1. Measurement of Learning
According to a recent study of instructors, 75% are concerned that online learning has pushed their courses behind, yet the majority feel they will be able to make up the lost ground. It’s critical to preserve some school standards so that your child understands that this is not a vacation so that he or she does not fall behind. Assignments, grades, examinations, state exams, SATs, and ACTs are still important. Just though the medium has changed, these aren’t going away.
Checking up on their learning by solving issues together or encouraging them to read their assignments aloud are two methods to foster this knowledge. Simple measures such as self-quizzing or checking issues together might assist you in keeping track of their development. Setting up a reward structure for good performance might also assist them in prioritizing these metrics.
2. Formal Reflection on the Previous Year
Chris Rim, the CEO of Command Education, a college admissions counseling firm, advises both parents and children to make time for self-reflection. “You may ask them to make a list or a sketch of what they believe worked and what they think didn’t,” he adds, based on how they best digest and convey information. “Talking with your student now will help them psychologically prepare for going back to school.”
Rim says that having this contemplation session during a less stressful time, such as summer break, has certain advantages. Because they’ve taken a step back from the previous school year, students will have an easier time anticipating and addressing difficulties they’ve already encountered, as well as getting their brains around the expectations and challenges that lie ahead.
3. Distractions should be avoided.
Most children have been engaging with electronics since they were two years old, if not earlier, but it has often been for entertainment or as a diversion. We need to help students rethink how they utilize these gadgets now that the aim has shifted to online learning. You may disable notifications on Apple devices by limiting app usage with “screen time,” and on Android smartphones, you can use “focus mode” to restrict access to particular applications at specific times.
Aside from portable gadgets, it’s also critical to limit distractions by providing your child with a suitable learning environment. Whether it’s the kitchen table or a dedicated area in the living room, try to remove as many distractions as possible so that kids understand that they should focus on their schoolwork when they’re in this location.
4. Increase the number of opportunities for social learning
Many parents have realized that it truly takes a community to raise a kid as a result of the epidemic.
Rim advises parents to lean in as much as possible to prepare for the 2020-2021 school year, looking forward to how their child might be able to obtain additional help from peers or friends. He says, “Don’t be afraid to seek help.”
Working with the school to pair your child with an older student who can remotely teach them a topic they’re struggling with, or encouraging your child to complete schoolwork with pals through FaceTime or Zoom, are examples of this.
“You may contact other parents and children to set up weekly homework or study dates,” Rim adds. “One of the most significant disadvantages students will face as a result of continuing to learn remotely is the loss of social chances.” Even hybrid learning, which includes some time in the classroom, deprives kids of crucial social connections.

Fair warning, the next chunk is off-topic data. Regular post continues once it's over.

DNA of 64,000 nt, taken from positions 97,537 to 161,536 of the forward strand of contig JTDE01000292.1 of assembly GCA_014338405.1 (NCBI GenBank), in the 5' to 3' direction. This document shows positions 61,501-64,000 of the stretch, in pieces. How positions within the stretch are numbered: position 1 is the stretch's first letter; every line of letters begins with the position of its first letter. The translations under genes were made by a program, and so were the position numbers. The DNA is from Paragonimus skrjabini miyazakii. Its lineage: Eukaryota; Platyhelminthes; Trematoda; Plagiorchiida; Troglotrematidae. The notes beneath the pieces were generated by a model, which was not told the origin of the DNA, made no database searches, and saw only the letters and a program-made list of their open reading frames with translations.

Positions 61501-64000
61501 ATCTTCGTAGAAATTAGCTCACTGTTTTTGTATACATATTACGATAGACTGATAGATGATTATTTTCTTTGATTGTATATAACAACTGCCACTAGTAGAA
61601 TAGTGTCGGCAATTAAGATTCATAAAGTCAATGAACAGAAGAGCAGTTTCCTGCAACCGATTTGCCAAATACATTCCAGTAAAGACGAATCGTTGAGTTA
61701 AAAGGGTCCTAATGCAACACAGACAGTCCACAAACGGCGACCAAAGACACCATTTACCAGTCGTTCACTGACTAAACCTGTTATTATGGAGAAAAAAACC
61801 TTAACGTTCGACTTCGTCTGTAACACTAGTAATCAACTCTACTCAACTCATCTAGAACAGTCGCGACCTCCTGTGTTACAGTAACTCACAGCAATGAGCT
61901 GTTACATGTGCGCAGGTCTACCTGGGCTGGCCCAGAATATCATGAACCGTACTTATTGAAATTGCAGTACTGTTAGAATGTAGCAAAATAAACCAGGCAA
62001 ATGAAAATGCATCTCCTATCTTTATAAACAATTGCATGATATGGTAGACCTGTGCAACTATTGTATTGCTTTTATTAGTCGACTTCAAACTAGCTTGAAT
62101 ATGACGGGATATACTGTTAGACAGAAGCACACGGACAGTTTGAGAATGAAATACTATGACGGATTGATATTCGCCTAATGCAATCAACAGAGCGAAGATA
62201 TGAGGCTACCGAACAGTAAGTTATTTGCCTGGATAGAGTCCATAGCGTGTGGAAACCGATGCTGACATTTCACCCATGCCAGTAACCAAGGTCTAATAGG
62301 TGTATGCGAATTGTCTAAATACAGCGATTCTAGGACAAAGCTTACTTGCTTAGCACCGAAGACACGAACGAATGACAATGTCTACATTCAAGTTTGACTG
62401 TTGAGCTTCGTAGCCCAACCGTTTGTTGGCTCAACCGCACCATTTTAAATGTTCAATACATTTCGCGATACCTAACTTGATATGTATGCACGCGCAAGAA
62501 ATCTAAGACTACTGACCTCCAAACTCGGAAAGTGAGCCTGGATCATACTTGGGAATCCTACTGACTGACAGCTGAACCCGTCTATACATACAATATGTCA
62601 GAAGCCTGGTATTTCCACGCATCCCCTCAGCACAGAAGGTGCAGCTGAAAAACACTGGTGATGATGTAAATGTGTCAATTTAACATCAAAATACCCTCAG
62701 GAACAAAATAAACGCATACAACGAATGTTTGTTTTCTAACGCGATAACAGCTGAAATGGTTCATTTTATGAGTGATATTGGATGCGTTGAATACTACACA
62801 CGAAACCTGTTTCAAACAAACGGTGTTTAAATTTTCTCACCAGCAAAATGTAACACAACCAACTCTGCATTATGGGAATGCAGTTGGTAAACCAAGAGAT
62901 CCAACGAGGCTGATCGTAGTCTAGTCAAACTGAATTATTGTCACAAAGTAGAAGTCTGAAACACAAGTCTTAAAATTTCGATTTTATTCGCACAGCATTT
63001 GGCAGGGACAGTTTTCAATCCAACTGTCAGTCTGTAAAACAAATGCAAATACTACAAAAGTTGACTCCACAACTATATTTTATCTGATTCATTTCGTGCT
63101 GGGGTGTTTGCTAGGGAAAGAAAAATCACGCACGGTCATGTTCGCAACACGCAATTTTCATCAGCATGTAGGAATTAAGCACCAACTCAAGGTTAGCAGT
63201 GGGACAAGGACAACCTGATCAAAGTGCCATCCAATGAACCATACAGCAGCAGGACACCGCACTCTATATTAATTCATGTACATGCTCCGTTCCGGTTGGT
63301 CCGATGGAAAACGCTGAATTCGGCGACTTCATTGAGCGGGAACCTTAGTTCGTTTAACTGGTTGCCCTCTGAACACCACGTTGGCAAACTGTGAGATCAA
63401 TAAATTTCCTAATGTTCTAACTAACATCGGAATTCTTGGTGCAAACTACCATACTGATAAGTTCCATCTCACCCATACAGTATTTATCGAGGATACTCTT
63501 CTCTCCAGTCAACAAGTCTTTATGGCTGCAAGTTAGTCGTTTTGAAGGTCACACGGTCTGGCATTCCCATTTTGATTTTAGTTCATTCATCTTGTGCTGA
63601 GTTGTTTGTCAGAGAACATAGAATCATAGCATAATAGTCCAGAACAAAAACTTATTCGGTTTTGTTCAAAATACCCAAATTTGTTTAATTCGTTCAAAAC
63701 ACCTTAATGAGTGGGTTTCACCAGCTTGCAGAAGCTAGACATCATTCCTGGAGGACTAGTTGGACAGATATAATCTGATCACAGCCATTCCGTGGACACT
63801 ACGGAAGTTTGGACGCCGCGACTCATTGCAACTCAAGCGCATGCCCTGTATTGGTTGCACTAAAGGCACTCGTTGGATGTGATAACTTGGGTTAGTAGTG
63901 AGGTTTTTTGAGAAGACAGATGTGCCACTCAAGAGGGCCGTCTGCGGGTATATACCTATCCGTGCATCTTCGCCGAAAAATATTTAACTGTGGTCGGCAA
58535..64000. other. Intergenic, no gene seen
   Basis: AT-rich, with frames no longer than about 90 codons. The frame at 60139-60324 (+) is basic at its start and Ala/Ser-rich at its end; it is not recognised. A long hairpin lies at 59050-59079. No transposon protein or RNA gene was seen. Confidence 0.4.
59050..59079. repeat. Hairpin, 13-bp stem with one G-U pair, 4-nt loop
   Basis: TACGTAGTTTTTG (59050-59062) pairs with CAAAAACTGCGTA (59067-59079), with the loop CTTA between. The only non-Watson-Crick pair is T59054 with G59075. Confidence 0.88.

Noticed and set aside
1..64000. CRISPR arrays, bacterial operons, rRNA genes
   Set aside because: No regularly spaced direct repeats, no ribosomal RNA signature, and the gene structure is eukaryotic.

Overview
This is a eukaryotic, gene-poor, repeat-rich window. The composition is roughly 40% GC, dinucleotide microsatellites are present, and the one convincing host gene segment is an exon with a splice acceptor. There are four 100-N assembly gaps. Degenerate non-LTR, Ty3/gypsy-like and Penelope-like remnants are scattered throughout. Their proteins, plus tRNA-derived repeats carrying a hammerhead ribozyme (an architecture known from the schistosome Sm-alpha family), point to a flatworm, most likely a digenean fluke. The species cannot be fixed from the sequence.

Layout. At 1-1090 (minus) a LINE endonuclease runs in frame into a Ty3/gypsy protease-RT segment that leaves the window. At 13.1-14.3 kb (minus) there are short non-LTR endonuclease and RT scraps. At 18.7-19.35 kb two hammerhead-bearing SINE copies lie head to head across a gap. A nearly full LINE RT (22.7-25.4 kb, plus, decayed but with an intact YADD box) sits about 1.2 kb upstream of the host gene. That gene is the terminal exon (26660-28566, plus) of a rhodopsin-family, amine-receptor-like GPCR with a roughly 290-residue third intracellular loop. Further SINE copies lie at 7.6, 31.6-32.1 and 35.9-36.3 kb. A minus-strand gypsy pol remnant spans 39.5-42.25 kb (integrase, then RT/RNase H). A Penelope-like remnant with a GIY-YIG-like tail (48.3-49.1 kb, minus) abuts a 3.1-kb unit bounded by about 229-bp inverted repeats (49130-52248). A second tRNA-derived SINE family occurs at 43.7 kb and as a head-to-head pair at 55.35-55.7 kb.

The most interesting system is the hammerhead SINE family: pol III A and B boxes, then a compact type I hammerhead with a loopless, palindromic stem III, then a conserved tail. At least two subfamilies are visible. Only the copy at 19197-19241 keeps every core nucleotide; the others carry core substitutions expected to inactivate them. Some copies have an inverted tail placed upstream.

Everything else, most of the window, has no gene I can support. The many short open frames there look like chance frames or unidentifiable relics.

5. Kids Digital Planner
Kids are so sophisticated that we have to pay the greatest attention and care to them. Kids’ education has been the utmost priority for every parent. The pandemic can’t stop the progress of our kids and they can go digitally. A Kids Digital Planner can facilitate parents with proper direction for our kids to move forward with activities organized properly in a magic planner t enable a child with online Learning.
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6. Breaks are encouraged.
Schools are based on structure and regularity, from teaching blocks to lunchtime, and planned breaks are an important part of that, regardless of grade level. The same should be available at home. Schedule free time, hands-on learning, or hikes throughout the day, as well as lunch and snack breaks, and let your student know when they’ll happen.
They’ll be able to track their day on a clock, just like they would at school.
It’s also essential to remember that school isn’t only about academics; social skills are a vital part of what kids learn. While in-person social connections may be on hold, make sure your youngster maintains relationships with peers through video chats. Another entertaining approach is to educate your youngster on how to use email by establishing a pen-pal connection.
7. Into a Project with a Meaningful Purpose
Start a meaningful project to help youngsters get into a rejuvenated, productive mindset, according to Rim. This might take the form of creating a website or publicizing their work of art. “This initiative should be at the crossroads of students’ interests and community service,” he says. “A student engaged in environmental science, for example, may build a website with suggestions for ecologically beneficial household activities.” Projects like this, he adds, may help older pupils stand out in the college application process.
Rim also suggests checking out sites like VolunteerMatch.org and DoSomething.org for virtual volunteering possibilities. He encourages children to consider holding a food or supply drive or dropping off goods for older neighbors.
During this tough time, learning in a hands-on approach and making a difference for others provides students with a respite from the often repetitive virtual or hybrid learning while also revitalizing their spirit and energy for the upcoming school year.
8. Assist children in establishing a designated work area.
Last year, when schools swiftly shifted to distant learning, parents and children were likely forced to improvise a workspace for studying. Megan O’Reilly Palevich, M.Ed., Head of School at the Laurel Springs School, a private online K-12 school that has been providing distance learning for almost 30 years, says now is the time to assist youngsters set up an environment that is dedicated and conducive to focused, successful study.